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Here's Looking at Morocco

Paul Jajan


Jazz notes fill the Manhattan air every night, with hundreds of venues featuring jazz, from marquee names like Ben E. King to no names. And while attending a jazz club in one of the world's most expensive cities can leave your wallet singing the blues, you can still find great music on the cheap.

"There are some down-and-dirty places that our students go to," says Dave Greenblatt, director of academic affairs at the New School's Jazz and Contemporary Music Program in New York City. "You might not see the biggest names -- they're the ones who charge 40 or 50 bucks -- but you can hear young hot musicians for $15 or $20."

The list of hep-cat venues that won't ruin your credit rating runs long. Most of the clubs feature young upstarts, are delightfully cramped and intimate, often charge no more than $25 to enter and have one to zero drink minimums.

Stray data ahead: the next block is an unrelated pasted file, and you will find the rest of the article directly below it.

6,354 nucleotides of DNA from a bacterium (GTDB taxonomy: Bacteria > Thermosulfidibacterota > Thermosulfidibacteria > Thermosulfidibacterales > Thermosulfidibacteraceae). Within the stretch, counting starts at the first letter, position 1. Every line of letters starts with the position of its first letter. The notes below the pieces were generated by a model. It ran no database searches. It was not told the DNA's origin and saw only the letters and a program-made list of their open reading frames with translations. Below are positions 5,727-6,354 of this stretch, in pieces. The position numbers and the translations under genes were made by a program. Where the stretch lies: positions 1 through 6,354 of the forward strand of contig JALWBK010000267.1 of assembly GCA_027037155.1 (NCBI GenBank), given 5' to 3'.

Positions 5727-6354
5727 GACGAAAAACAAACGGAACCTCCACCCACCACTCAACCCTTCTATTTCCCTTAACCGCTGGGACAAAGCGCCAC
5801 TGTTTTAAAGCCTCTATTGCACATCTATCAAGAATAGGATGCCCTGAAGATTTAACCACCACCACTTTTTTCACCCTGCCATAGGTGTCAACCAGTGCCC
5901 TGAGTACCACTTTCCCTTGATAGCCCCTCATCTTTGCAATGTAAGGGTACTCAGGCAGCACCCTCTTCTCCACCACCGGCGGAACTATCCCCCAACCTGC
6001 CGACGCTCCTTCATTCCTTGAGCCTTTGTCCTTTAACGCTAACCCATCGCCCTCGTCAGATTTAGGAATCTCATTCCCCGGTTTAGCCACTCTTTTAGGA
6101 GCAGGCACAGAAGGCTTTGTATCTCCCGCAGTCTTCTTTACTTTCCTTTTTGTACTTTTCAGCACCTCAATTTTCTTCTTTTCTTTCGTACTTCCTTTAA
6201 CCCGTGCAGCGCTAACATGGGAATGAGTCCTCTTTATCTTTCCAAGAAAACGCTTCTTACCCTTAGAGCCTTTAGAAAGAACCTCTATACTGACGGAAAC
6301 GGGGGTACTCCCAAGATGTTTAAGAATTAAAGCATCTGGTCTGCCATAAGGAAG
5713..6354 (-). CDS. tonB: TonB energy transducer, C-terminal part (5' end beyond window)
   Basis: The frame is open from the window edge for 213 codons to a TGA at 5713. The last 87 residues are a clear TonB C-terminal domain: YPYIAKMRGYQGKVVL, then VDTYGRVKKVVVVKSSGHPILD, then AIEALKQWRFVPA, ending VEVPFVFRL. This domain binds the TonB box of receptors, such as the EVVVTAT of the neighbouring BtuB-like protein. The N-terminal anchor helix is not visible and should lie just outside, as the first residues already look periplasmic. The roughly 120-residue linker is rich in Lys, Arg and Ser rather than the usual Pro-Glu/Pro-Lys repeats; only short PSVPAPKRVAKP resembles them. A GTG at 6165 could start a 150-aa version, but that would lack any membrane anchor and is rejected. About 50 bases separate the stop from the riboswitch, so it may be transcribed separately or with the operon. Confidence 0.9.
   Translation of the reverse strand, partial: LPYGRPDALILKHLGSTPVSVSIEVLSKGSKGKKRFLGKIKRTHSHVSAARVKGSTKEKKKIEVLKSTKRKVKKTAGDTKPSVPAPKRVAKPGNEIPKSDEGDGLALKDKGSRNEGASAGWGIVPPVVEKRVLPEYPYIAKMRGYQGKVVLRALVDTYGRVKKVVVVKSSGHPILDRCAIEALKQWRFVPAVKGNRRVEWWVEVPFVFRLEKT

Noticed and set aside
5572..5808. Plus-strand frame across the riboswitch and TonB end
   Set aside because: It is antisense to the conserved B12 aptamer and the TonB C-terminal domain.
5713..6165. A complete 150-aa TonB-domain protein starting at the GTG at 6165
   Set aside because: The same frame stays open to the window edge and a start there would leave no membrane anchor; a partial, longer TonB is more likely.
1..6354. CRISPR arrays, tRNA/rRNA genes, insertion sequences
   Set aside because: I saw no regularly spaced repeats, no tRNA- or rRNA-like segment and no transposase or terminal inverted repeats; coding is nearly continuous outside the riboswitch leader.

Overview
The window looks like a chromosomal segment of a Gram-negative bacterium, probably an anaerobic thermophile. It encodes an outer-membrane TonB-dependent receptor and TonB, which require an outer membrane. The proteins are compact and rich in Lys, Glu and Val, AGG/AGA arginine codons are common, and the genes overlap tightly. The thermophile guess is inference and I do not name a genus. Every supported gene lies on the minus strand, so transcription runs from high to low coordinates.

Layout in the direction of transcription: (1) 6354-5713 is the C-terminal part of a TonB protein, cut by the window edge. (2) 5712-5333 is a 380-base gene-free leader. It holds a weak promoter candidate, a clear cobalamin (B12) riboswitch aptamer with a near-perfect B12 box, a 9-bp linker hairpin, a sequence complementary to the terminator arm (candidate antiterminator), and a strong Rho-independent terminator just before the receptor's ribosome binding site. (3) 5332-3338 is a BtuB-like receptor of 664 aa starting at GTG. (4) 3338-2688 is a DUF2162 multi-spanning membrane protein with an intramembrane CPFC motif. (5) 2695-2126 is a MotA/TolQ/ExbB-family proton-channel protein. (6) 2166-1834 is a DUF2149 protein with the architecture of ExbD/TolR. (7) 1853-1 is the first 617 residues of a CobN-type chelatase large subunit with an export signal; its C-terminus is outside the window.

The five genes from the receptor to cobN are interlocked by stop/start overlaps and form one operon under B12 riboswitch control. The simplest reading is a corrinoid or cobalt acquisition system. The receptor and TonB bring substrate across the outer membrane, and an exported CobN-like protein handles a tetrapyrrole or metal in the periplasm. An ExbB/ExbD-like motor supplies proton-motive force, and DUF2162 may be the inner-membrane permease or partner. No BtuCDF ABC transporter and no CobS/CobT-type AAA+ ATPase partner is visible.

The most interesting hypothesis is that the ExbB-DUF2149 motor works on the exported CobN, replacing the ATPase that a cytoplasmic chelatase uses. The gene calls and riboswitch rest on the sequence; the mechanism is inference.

For starters, Greenblatt recommends 55 Bar (55 Christopher St.) for experimental jazz; Fat Cat (75 Christopher St.) for more traditional sounds, and its sister property, Smalls (183 W. 10th St.); Smith's Bar (708 Eighth Ave.); the living room-size Cornelia Street Cafe (29 Cornelia St.); and Detour (349 E. 13th St.).

For a non-club scene, the Jazz Gallery (290 Hudson St.) is a performance space with art-covered walls and $12-$15 jazz almost every night of the week. And for those on the freebie circuit: During the last weeks of every semester, the New School's jazz department features free student performances daily. For a schedule of the school's jazz events: 212-229-5896, www.newschool.edu/jazz. Also seek out All About Jazz, a local publication that lists jazz happenings and clubs; you can also find it at www.allaboutjazz.com/newyork.


Joe Brown of Champions Gate, Fla., recommends a good resource for finding Segway tours (March 13) around the globe. "There are tour outfits literally around the world, with more popping up every month. An adventurous tourist can easily find the Segway tour closest to their vacation destination by visiting www.segwayguidedtours.com." Brown runs the Web site to match "those looking for Segway tours with those offering the tours."

Send queries by e-mail (travelqa@washpost.com), fax (202-912-3609) or U.S. mail (Travel Q&A, Washington Post Travel Section, 1150 15th St. NW, Washington D.C. 20071).

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